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Summary

  • Crude $10 off its highs in the last 6 weeks.
  • A build in CL inventories for the first time in 7 weeks.
  • A trade above the 8 day MA would confirm an interim low.

In the last six weeks, crude oil futures have traded lower by nearly $10/barrel. September futures have retraced just better than 50%, trading currently under $98. While I cannot rule out a 61.8% Fibonacci retracement dragging this contract near $95.85, prices appear to be finding buying interest at current levels, consolidating the last 9 sessions around $97/barrel. Stochastics are oversold, but to confirm an interim low, I would like to see a settlement above the 8-day MA (orange line). What I am looking for is a return to the 50-day MA (green line) in the next 30 days. This represents an appreciation of 4.4%. I like the idea of long futures with some sort of options protection for risk mitigation whether that be buying a put or selling a call. (For precise strike prices or months to trade, contact me.) Also, I will be employing other strategies buying WTI and selling Brent 1:1, and also have started to price out bullish trade in heating oil.

Crude oil daily chart:

(click to enlarge)

Source: www.computervoice.com

Let's touch on the fundamentals and why I believe we could see 4%-5% appreciation in WTI around the bend.

Over the course of the last two months globally we have seen softer economic data, which big-picture has contributed to the depreciation in a number of commodities including oil; containing figures from Asia, Europe and domestically. The fact that we experienced an unexpected draw in inventories today likely kept a cap on the price action with futures treading water after the numbers. This is a change as we had previously seen six consecutive weeks of inventory draws. The build in inventory was likely in part due to supplies in Cushing, Oklahoma growing because of the refinery at Coffeyville being offline. There is also a headwind with OPEC reducing production with the climbing output. The IEA also continues to downwardly revise global oil demand figures. All details just mentioned are in my eyes already factored into current trade, and the reason why futures are nearly $10 off their highs made on 6/25. Throw into the mix geopolitical tensions looking a bit brighter also contributing to a negative bias. We call this "futures" for a reason, and being I am contrarian, if tensions heat back up causing supply disruptions, demand returns, or there's hurricane activity, I think bulls could get back in the driver's seat even just temporarily. That being said, I think the market is vulnerable to a $4-$6 bounce in the next 30 days.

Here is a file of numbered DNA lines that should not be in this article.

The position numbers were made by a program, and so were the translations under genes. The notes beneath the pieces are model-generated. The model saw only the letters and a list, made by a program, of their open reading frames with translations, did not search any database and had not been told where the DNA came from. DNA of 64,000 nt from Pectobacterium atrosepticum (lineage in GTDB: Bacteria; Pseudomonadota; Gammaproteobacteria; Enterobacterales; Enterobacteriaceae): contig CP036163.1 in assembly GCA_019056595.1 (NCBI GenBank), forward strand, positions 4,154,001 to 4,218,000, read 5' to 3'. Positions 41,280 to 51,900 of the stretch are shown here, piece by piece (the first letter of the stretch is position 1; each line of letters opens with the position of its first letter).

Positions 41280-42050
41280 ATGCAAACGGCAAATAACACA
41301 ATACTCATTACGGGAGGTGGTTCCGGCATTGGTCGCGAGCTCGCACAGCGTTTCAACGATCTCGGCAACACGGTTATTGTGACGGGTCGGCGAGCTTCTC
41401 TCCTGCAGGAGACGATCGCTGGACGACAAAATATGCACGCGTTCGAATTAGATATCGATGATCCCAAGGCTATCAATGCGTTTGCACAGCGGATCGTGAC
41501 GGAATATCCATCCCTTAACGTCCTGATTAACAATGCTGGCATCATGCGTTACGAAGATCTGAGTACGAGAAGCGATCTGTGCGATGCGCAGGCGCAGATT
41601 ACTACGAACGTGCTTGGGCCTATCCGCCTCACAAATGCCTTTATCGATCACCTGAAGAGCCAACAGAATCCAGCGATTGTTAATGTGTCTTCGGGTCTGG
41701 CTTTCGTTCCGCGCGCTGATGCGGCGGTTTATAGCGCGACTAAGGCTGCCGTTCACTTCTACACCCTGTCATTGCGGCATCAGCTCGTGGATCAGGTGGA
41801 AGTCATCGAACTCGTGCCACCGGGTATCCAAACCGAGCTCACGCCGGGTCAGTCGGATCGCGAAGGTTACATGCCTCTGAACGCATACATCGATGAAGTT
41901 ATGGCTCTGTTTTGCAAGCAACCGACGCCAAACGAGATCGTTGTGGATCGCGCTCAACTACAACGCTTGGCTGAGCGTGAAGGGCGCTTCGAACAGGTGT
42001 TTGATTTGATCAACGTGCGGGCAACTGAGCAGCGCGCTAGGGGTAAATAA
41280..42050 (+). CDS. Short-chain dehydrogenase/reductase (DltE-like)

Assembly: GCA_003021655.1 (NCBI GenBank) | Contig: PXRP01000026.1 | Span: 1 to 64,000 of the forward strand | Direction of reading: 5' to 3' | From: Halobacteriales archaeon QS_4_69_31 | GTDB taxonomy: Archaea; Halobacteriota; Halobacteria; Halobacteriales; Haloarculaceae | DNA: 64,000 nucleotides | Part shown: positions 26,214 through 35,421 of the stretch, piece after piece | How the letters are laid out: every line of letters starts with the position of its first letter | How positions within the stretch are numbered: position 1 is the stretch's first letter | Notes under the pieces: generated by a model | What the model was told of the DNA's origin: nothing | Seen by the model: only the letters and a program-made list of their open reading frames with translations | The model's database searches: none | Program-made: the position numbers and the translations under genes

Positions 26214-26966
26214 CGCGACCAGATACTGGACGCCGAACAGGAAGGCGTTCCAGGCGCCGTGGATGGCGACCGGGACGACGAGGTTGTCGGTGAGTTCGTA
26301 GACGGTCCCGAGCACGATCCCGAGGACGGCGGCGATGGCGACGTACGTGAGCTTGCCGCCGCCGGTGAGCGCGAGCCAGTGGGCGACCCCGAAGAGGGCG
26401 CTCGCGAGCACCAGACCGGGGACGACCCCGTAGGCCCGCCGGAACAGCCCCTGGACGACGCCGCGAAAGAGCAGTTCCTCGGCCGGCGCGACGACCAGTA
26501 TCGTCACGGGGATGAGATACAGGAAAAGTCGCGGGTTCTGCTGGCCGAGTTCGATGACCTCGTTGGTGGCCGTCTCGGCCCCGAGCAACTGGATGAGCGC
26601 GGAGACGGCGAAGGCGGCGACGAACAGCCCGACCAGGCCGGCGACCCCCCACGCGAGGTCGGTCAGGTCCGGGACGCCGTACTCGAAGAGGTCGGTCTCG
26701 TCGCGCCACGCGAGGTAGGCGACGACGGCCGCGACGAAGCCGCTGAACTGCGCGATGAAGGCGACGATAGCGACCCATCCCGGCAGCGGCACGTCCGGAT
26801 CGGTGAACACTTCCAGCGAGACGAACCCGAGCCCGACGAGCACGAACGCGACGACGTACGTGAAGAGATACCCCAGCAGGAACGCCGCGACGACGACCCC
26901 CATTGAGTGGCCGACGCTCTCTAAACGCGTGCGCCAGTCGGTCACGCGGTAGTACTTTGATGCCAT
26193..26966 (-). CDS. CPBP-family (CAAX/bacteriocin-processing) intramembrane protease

See today's inventory report showing a build in crude for the first time in seven weeks.

Risk Disclaimer: This information is not to be construed as an offer to sell or a solicitation or an offer to buy the financial products herein named. Trading futures, options and Forex involves substantial risk of loss and is not suitable for all investors. Past performance is not necessarily indicative of future results. This report contains research as defined in applicable CFTC regulations. Both RCM Asset Management and the research analyst may have positions in the financial products discussed.

Disclosure: The author has no positions in any stocks mentioned, and no plans to initiate any positions within the next 72 hours. The author wrote this article themselves, and it expresses their own opinions. The author is not receiving compensation for it. The author has no business relationship with any company whose stock is mentioned in this article.

Source: Crude Oil - Where From Here?